Dimensional Data Modeling


Dimensional Data Modeling

What is dimensional data modeling?

What are the objectives of Data Warehouse Modeling?

The objectives, laid out by Ross and Kimball, are straightforward:

  • present information consistently
  • adaptable and receptive to change
  • present information in a timely way
  • protect information assets
  • serve as an authoritative and trustworthy foundation for improved decision making (single source of truth in Data Engineering language)
  • the VIPs must accept your system

Why Modeling?

As a data engineer, you know SQL very well and can probably write SQL queries for all day long. But you cannot assume that the typical end-user will be an expert on writing SQL queries. So, our objective is to build a DW so easy for analysts to write analysis queries quickly and effectively.

Things you would not want your analysts to do:

  • Queries based on ID
  • Cascading outer joins(even you would not want to do that)
  • grouped or joined multiple subqueries
  • recursive subqueries(just visit Hackerrank SQL and you would understand the pain)
  • Subquery correlation: fetching data across multiple columns in different subqueries
  • Joins without PK/FK: even for me(1.5 years of DE experience), it’s hard to visualize.

Things you could and should expect from your analysts:

  • simple joins
  • columns with names and comprehensive text
  • simple aggregation
  • analytical windowed functions

Transitioning from transactional databases to facts

Most businesses measure their success and proficiency by measuring certain types of data. This data captures real business activities and progress. This data is called as facts.

The OLTP arranged databases record transactions at a time, kind of like event streaming however centralized around transactions. The DW is unique. DW does not have to record details at the transactional level. DW needs to have facts across various criteria of your business. DW needs to aggregate(or let analysts aggregate) the information needed to improve business. And so, redundancy is an unforgivable sin in DW.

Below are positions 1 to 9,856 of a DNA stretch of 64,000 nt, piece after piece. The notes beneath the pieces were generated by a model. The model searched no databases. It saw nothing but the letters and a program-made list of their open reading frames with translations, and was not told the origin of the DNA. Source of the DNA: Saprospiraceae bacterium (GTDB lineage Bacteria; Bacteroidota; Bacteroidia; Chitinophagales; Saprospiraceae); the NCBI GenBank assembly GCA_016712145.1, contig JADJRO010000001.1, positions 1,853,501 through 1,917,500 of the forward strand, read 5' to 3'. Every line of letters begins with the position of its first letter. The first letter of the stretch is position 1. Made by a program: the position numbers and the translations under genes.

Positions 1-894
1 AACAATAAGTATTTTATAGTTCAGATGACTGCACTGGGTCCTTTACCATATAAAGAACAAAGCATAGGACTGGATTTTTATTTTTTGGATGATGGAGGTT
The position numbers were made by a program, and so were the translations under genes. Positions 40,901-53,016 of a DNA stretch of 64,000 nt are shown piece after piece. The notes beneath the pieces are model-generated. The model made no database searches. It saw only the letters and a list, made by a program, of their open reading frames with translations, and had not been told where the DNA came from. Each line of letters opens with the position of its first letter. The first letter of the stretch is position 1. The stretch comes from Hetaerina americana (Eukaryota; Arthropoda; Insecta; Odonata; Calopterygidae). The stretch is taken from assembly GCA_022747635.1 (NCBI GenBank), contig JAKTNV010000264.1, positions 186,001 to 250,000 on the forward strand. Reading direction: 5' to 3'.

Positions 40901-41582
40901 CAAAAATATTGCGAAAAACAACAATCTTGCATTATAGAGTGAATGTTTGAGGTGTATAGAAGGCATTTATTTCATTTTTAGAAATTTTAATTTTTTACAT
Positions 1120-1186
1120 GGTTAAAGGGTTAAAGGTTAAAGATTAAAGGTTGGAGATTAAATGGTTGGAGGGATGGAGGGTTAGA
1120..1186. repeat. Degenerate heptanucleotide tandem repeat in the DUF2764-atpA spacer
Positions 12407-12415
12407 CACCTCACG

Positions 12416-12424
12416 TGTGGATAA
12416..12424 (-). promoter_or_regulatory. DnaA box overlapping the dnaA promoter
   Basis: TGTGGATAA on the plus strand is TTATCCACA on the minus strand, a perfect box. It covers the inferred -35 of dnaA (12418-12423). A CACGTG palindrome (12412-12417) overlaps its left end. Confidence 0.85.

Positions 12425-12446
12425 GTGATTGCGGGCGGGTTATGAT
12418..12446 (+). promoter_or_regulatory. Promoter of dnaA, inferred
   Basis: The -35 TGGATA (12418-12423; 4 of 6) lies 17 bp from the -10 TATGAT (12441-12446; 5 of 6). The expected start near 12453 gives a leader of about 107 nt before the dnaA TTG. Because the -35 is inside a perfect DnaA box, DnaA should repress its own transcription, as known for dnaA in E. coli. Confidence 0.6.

What are measures and why should you fill your fact tables with them?

Maintaining Consistent Grain

Why do you need to maintain a consistent grain?

So that you can ensure that your system can legitimately correlate and aggregate across facts.

  • Accumulating Snapshot Fact Tables

Periodic Snapshot Fact Tables

As the name suggests, they are gathered at regular time intervals. Consumption of gas, audit, and inspections are some instances of data assortment that have occasional snapshots enabled for them.

Accumulating Snapshot Fact Tables

At the point when a business performance indicator is a rate of completing a multi-step business process, you may want to capture at the grain of the sum of the process and record the start, the culmination, and the steps in between. This may be transaction-grained, however it has a great deal of measures in between. So, you use accumulating snapshot fact tables to answer complex questions in business intelligence where there is the passing of time between facts. One genuine example would be a fact table column of your ordering a chicken sandwich and the fact table line of the bag being handed through the window of the car at McDonald’s drive-through.

Locating Facts via Dimensions

You and your analysts need to know how to query and filter facts to derive business intelligence from them. This purpose is served by dimensions.

Drawing Dimensions from Reference and Raw-Meta data

Dimensions are almost always created with a surrogate key; the surrogate key, naturally, is referred to by the foreign key (or keys) in the fact table. We search the table by searching the dimensions in which we are interested. All of the other data describing our facts, such as timestamps, customer agents, store location, item, and customer are what we transform into dimensions.

The beauty of dimensional modeling is that facts are not defined by the primary keys or any sort of special identifier, instead, they are defined by the combination of dimensions. This gives rise to Star Schema.

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Hierarchy in Dimensions

Consider the following two images.

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Slowly Changing Dimensions

As much as I would like to write about it, I still think that it’s better for my readers to understand this concept thoroughly from here.

Integrate your Big Data Into Your ETL System

You will treat your tabular Big Data as having been acquired through one of your standard Extract phases. Thus, you will apply to it the same steps you did in transform:

  1. Conforming units and formats
  2. De-duplication
  3. Restructuring
  4. Staging


I wanted to understand the theoretical aspects of database design which led me to read the book, Ross and Kimball. I then became curious to draw differences and analogies in their methods and that of today’s leading data-driven companies like Netflix, Airbnb, Uber, etc.